My Mail Can't Be Retrieved

When I check my mail, I get a "Fetch Error," saying that Mail couldn't connect to my mail server.

This can happen for various reasons, such as a problem with your Internet connection, a misconfigured e-mail account, and so on. Use the following steps to correct the problem.

  1. Open and use another Internet application, such as a Web browser.

    If it works properly, there is a problem with Mail or your mail account configuration?move to Step 2.

    If it doesn't work properly, you are having trouble with your Internet access, which is why your mail account can't be accessed. You need to troubleshoot your Net connection.

    For help troubleshooting your Net connection, see "Troubleshooting," p. 261.

  2. If you have more than one e-mail account, try all your accounts. If you have problems with all your accounts, something might have happened to the Mail application.

    For help with troubleshooting applications, see Chapter 28, "Solving Mac Problems," p. 809.

    If your other accounts work, the problem is related to the specific account. If you have successfully retrieved e-mail under this account before, the problem is likely a temporary one with the server from which you retrieve e-mail or a temporary interruption in your communication with that server. In this case, wait awhile and try again later. If you continue to have problems or you have never been able to retrieve e-mail from this account, proceed to Step 3.

  3. In Mail, choose Mail, Preferences.

  4. Click the Accounts button.

  5. Select the account with which you are having trouble.

  6. Click Edit. Check the account information for that account, especially the Host Name, User Name, and Password fields, and correct any errors you find. If there are no errors in these fields, the account is configured properly.

  7. Allow some time to pass and try the account again. If you are still unable to retrieve your mail, the problem might reside with the provider of the mail account.

  8. Contact the technical support for the organization providing your mail service for further help.

My Mail Can't Be Sent

When I try to send mail, I get an error message stating that my mail can't be sent.

Troubleshooting this problem is quite similar to troubleshooting a problem retrieving mail. The only difference is in Step 7. You should carefully check the SMTP Host, SMTP User, and SMTP password boxes. If authentication is used for your SMTP account, make sure that the "Authentication" check box is checked.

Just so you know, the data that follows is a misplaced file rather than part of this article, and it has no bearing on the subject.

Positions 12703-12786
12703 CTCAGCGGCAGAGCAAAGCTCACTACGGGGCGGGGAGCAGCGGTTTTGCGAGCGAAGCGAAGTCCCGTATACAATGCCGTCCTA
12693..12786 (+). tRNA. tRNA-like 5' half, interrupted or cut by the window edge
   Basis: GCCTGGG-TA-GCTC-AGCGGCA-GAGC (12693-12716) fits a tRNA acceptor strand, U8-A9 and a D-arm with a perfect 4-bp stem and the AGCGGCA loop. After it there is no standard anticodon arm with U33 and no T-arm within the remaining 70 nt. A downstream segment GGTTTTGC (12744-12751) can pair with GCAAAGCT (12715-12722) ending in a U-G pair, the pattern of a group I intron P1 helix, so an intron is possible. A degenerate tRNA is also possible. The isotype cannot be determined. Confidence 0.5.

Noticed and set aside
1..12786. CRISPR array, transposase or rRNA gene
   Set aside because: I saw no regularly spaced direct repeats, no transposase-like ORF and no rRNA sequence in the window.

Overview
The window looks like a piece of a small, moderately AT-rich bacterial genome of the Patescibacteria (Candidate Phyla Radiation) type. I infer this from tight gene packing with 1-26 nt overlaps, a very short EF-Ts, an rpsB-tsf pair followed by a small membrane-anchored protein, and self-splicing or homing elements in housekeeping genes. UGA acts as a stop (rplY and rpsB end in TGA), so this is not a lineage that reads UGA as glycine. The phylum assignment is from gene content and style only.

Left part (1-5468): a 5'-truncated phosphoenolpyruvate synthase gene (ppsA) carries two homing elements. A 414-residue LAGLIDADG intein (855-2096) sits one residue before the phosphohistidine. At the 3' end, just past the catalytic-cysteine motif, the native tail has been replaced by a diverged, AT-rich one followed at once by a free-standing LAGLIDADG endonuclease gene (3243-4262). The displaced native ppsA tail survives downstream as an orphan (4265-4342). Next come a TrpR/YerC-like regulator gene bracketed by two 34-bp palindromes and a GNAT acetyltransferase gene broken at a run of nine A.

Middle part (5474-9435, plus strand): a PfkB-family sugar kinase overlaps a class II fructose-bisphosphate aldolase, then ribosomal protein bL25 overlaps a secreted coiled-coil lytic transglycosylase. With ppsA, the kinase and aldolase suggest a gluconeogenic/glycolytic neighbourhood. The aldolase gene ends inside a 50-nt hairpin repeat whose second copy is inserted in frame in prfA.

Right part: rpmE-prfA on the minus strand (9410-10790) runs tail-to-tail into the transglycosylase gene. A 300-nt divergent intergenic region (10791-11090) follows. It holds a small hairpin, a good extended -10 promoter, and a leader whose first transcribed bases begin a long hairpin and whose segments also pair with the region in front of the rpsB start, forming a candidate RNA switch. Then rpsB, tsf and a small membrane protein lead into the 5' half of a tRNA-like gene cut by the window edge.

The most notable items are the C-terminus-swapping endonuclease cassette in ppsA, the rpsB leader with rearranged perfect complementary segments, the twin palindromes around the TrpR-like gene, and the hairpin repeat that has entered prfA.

For help troubleshooting a problem with sending mail, see "My Mail Can't Be Retrieved," p. 326.

Recipients of My Attachments Are Seeing Odd Things

People to whom I send attachments see duplicate files, missing file attachment messages, and other odd things.

This happens when the recipient's e-mail application does not fully support the AppleDouble encoding scheme that Mail uses to encode files you attach to your messages. Most e-mail applications will decode AppleDouble files well enough for the files to be used, although some strange things can happen on the recipient's end. A few e-mail applications can't decode AppleDouble at all. Problems with AppleDouble can be experienced with very old Mac e-mail applications, some Windows e-mail applications, and some Unix e-mail applications.

In some cases, the recipients will receive two files for each file you attach. AppleDouble sends two files; one contains the file data and other contains the resource information. Most of the time, the recipient will be able to use one of the duplicate files normally. The recipient can safely ignore the resource file and can work with the data file. Tell the recipients who are having problems to try opening the files to determine which one is the correct file. The recipients can discard the unused resource files.

The missing file attachment message can usually be ignored.

If the recipient's e-mail application is not able to decode the files at all, you will have to find another means to transmit the files to them, such as an e-mail application that enables you to choose a different encoding scheme. Or, you can create a .Mac Web site to share the files.

To learn how to use .Mac to share files, see "Using .Mac to Create and Serve Your Web Pages," p. 371.

    Part I: Mac OS X: Exploring the Core
    Part III: Mac OS X: Living the Digital Lifestyle